DUBAI/TEL AVIV (Reuters) - An Etihad Airways plane flew from the United Arab Emirates to Israel on Tuesday to deliver coronavirus supplies to the Palestinians, a spokeswoman for the Abu Dhabi airline said, marking the first known flight by a UAE carrier to Israel.
Israel does not have diplomatic relations with any of the six Gulf Arab countries, and there are no commercial flights between them.
However, shared concerns over Iran’s influence in the region have led to a discrete thaw in ties between Israel and the Arab Gulf in recent years.
That thaw has been accompanied by a slight relaxation of stringent air travel rules. In 2018, Saudi Arabia opened its airspace for the first time to a commercial flight to Israel - an Air India route between New Delhi and Tel Aviv.
“Etihad Airways operated a dedicated humanitarian cargo flight from Abu Dhabi to Tel Aviv on May 19 to provide medical supplies to the Palestinians,” an Etihad spokeswoman said, adding that there were no passengers on board.
Video showed crew at Tel Aviv’s Ben Gurion Airport offloading stacks of cardboard boxes with large banners over them reading: “UAE AID: for Palestine to fight Coronavirus (COVID-19).”
The United Nations coordinated a 16-tonne shipment of “urgent medical supplies” from the UAE to help curb the spread of COVID-19 in the Palestinian territories, according to a statement from the United Nations Special Coordinator for the Middle East Peace Process (UNSCO).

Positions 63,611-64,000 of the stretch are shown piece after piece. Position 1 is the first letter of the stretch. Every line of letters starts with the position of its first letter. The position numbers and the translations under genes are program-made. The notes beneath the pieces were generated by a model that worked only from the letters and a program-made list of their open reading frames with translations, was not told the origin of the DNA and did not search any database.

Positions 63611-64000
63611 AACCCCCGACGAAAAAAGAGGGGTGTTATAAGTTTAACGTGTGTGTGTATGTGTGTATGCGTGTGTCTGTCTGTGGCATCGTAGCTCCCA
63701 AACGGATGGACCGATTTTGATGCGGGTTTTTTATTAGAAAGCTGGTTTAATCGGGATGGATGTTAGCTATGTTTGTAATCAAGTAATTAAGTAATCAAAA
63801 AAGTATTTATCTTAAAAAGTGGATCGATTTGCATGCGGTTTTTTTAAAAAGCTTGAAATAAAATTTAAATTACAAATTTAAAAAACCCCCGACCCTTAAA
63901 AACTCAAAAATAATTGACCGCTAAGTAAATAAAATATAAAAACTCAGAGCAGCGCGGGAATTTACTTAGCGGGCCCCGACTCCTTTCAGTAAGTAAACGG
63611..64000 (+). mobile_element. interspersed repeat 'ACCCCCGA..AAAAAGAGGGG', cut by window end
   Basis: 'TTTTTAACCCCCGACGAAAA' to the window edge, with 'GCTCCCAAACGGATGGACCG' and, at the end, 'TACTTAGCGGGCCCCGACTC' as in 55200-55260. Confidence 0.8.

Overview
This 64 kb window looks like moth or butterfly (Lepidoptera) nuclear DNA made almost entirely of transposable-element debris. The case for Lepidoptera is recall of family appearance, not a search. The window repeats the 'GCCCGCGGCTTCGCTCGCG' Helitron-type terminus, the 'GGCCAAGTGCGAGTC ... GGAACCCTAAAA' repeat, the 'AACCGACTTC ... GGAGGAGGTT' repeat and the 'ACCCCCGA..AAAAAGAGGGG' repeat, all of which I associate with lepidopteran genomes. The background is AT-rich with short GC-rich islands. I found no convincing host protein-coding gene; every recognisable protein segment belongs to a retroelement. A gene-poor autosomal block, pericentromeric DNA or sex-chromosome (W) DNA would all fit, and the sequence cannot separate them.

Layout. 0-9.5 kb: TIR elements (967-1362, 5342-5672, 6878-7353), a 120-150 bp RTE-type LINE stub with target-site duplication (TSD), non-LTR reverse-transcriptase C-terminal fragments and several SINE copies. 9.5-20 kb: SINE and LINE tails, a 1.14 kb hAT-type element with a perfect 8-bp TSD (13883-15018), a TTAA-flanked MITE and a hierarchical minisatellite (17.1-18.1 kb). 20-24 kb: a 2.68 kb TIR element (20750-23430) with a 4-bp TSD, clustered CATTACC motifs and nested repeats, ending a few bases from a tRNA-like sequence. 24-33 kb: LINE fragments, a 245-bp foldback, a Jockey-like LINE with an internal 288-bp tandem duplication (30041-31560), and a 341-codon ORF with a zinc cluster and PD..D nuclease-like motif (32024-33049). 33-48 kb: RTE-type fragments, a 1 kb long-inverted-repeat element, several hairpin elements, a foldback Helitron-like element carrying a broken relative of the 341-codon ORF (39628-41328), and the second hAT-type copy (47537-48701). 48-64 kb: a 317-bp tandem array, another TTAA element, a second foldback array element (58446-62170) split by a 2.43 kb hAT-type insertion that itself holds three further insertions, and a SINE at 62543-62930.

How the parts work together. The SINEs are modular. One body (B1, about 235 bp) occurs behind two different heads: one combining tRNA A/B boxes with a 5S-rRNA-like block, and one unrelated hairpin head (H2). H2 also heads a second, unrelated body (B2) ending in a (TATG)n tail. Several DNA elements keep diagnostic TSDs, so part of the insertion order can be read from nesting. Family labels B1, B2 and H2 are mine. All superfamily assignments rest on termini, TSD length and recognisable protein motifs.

“The aid includes personal protective equipment (PPE) and medical equipment. Most notably, it includes 10 ventilators that are acutely needed,” the statement added.
It was not immediately clear whether the 16 tonnes of aid were transported on the Tuesday Etihad cargo flight. Etihad was not mentioned in the UNSCO statement.
Palestinian officials in the Israeli-occupied West Bank had no immediate comment. Health officials in the Gaza Strip, which is ruled by the Islamist group Hamas, said they had no knowledge of any aid shipment for Gaza from Abu Dhabi.
(This story is officially corrected to adjust the size of aid shipment in paragraphs 7 and 9 from 14 tonnes to 16 tonnes, per corrected U.N. statement)
Reporting by Alexander Cornwell in Dubai and Rami Ayyub in Tel Aviv; Additional reporting by Ali Sawafta in Ramallah and Nidal al-Mughrabi in Gaza, Writing by Rami Ayyub; Editing by Emelia Sithole-Matarise and Alex Richardson
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